Does Your Company’s Unpaid Internship Pass the Test?

shutterstock_402334600College commencement season is upon us, U-Haul rentals are about to spike, and scores of college students will soon start their summer internships. Though many such internships have long been unpaid, over the past decade the Department of Labor (DOL) has issued guidelines that you may want to review. Primarily, you’ll want to be sure that any unpaid internships your company offers pass the Wage and Hour Division (WHD) standards test for internships under the Fair Labor Standards Act (FLSA).

A Six-Factor Test

The FLSA uses six basic factors in determining whether an intern should be paid:

  • The internship, even though it includes actual operation of the facilities of the employer, is similar to training which would be given in an educational environment.
  • The internship experience is for the benefit of the intern.
  • The intern does not displace regular employees but works under close supervision of existing staff.
  • The employer that provides the training derives no immediate advantage from the activities of the intern, and on occasion, its operations may actually be impeded.
  • The intern is not necessarily entitled to a job at the conclusion of the internship.
  • The employer and the intern understand that the intern is not entitled to wages for the time spent in the internship.

Note that this test currently applies to for-profit internships in the private sector. According to the WHD, “unpaid internships in the public sector and for non-profit charitable organizations, where the intern volunteers without expectation of compensation, are generally permissible,” though it adds that it is reviewing the need for additional guidance on the public and non-profit sectors.

If you’re at all concerned that the internships you offer may fall short on any one of these factors, you may want to consider converting to a paid internship, which would require paying at least minimum wage as well as overtime.

The “Primary Beneficiary” Test

You may be asking yourself what incentive a business would have to meet all six factors of this test, especially factor four, the “no immediate advantage” test. In some jurisdictions—specifically, the ones falling within the 2nd and 11th circuit courts of appeals—justices have provided a little breathing room, allowing companies to derive some benefit from unpaid interns, provided the intern remains the “primary beneficiary.” The 2nd– and 11th-circuit tests evaluate a set of flexible, non-exhaustive factors, such as:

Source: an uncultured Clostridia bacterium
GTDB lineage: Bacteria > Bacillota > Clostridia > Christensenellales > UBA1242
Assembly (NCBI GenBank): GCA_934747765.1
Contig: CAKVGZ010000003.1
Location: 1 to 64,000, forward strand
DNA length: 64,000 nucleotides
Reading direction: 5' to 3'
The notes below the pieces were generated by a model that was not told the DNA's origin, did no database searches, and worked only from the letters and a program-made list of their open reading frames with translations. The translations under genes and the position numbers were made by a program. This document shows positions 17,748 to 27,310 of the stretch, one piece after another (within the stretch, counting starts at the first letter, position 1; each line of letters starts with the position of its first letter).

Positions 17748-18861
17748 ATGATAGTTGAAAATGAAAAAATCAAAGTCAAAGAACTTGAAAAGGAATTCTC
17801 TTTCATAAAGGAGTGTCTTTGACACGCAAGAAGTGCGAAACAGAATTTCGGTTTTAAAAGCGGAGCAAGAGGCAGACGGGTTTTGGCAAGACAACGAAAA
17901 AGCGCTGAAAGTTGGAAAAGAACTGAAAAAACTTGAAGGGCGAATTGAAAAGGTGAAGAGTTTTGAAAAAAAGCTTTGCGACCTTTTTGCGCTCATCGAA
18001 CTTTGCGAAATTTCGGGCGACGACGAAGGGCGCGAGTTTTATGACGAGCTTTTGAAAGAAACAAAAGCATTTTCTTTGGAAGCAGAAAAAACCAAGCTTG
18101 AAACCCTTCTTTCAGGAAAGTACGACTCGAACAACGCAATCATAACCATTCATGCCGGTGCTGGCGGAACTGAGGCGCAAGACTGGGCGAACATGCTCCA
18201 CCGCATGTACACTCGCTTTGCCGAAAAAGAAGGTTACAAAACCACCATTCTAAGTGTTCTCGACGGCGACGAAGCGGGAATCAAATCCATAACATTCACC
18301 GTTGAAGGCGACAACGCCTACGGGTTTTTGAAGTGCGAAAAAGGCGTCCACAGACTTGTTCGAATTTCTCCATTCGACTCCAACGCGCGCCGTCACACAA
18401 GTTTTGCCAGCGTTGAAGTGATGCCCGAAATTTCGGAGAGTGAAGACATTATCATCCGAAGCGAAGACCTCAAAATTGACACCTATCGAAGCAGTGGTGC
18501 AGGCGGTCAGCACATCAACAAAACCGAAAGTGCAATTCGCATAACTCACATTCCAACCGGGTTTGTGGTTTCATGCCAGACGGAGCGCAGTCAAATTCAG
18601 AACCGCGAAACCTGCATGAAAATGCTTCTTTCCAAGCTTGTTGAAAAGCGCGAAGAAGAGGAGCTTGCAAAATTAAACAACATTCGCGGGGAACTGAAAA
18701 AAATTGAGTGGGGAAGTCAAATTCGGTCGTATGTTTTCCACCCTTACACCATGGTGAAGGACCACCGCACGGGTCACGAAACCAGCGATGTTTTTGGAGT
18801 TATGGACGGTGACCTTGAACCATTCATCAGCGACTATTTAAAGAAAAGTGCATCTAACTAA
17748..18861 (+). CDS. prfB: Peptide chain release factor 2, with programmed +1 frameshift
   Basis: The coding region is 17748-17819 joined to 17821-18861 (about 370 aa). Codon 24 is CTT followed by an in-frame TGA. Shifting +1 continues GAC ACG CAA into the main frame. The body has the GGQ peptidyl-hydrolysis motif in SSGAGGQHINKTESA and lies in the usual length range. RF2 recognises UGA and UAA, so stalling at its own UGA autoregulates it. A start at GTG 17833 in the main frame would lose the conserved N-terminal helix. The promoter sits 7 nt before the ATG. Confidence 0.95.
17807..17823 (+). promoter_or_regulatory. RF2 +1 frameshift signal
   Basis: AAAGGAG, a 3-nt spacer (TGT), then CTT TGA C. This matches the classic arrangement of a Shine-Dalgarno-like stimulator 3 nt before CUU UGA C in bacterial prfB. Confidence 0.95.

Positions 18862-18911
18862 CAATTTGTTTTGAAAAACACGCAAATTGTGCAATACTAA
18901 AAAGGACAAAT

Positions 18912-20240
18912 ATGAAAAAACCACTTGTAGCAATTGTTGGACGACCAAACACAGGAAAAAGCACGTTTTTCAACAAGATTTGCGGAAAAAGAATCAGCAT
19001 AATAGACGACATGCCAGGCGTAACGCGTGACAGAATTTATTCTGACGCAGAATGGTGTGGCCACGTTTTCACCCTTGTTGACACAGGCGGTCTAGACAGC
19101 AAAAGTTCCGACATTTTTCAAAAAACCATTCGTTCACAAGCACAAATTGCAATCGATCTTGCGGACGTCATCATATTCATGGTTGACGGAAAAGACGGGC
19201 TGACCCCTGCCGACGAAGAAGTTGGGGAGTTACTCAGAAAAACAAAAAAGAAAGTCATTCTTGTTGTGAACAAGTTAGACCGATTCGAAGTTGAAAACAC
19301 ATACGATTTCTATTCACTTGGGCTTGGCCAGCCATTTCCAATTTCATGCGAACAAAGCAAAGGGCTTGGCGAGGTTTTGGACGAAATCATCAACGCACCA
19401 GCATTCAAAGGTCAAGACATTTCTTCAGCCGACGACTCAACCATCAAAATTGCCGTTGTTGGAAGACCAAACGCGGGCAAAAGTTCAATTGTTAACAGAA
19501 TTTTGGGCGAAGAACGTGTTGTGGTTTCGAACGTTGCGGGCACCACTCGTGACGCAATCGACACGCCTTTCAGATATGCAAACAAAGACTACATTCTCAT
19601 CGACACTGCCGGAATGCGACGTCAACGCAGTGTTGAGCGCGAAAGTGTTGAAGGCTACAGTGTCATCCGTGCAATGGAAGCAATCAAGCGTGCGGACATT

• The intern and the employer understand there is no expectation of pay during the internship and no job guarantee thereafter.
  • The internship offers training similar to that provided by an educational environment—like clinical training.
  • The internship is tied to the intern’s formal education, either through integrated coursework or academic credit.
  • The internship is aligned with the academic calendar.
  • The intern’s work complements—rather than displaces—paid employees’ work and provides significant educational benefits to the intern.

Of course, if you’re not in the jurisdictions of the 2nd– and 11th-circuit courts—which cover New York, Connecticut, and Vermont in the first case; and Florida, Alabama, and Georgia in the second—you don’t have recourse to the more flexible tests.

To Pay or Not to Pay?

If you are a for-profit enterprise in the private sector, you should strongly consider paying your interns minimum wage, limiting work hours, and complying with all other employment laws that apply.

If you think that your unpaid internship qualifies under FLSA guidelines, you should begin by recruiting interns who will receive a demonstrable benefit in terms of training or education. And you should make certain that your program has a strong, and demonstrable, educational component.

According to Kristy Offitt, an attorney with Ogletree Deakins in Atlanta, employers with unpaid internship programs should consider taking these steps to head off potential legal questions:

  • Maintain a formal internship program with scheduled start and end dates.
  • Keep records of all hours worked.
  • Emphasize the training and supervisory nature of the program and ensure they are put into practice.
  • Demonstrate that the internship isn’t used as a substitute for regular, paid employees or as a trial employment period.
  • Begin the internship with a written offer letter, stating that the internship is unpaid and that a job is not guaranteed.
  • In advertising or posting the internship, state a preference for applicants who will receive college credit.

Any questions about the legal status of your current internship program? Need guidance about starting a new program? Contact your Axiom representative for more information.

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